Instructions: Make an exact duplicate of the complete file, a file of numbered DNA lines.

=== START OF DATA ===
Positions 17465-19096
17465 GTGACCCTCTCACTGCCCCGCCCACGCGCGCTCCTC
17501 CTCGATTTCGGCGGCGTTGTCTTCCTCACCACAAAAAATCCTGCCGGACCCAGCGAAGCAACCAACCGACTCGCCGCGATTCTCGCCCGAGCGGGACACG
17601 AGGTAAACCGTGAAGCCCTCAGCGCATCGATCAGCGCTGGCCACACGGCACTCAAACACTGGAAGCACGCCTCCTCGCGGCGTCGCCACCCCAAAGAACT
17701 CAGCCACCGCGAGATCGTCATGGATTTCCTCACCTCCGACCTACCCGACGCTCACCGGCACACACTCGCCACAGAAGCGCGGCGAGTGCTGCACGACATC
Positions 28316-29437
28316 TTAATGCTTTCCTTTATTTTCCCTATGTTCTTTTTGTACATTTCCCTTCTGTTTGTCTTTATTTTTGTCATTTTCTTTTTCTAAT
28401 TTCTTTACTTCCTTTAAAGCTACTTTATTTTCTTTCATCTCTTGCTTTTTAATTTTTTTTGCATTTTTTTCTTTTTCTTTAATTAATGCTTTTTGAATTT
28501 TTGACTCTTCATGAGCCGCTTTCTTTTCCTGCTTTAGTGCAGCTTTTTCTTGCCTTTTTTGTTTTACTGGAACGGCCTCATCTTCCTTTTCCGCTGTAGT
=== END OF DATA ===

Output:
Positions 17465-19096
17465 GTGACCCTCTCACTGCCCCGCCCACGCGCGCTCCTC
17501 CTCGATTTCGGCGGCGTTGTCTTCCTCACCACAAAAAATCCTGCCGGACCCAGCGAAGCAACCAACCGACTCGCCGCGATTCTCGCCCGAGCGGGACACG
17601 AGGTAAACCGTGAAGCCCTCAGCGCATCGATCAGCGCTGGCCACACGGCACTCAAACACTGGAAGCACGCCTCCTCGCGGCGTCGCCACCCCAAAGAACT
17701 CAGCCACCGCGAGATCGTCATGGATTTCCTCACCTCCGACCTACCCGACGCTCACCGGCACACACTCGCCACAGAAGCGCGGCGAGTGCTGCACGACATC
Positions 28316-29437
28316 TTAATGCTTTCCTTTATTTTCCCTATGTTCTTTTTGTACATTTCCCTTCTGTTTGTCTTTATTTTTGTCATTTTCTTTTTCTAAT
28401 TTCTTTACTTCCTTTAAAGCTACTTTATTTTCTTTCATCTCTTGCTTTTTAATTTTTTTTGCATTTTTTTCTTTTTCTTTAATTAATGCTTTTTGAATTT
28501 TTGACTCTTCATGAGCCGCTTTCTTTTCCTGCTTTAGTGCAGCTTTTTCTTGCCTTTTTTGTTTTACTGGAACGGCCTCATCTTCCTTTTCCGCTGTAGT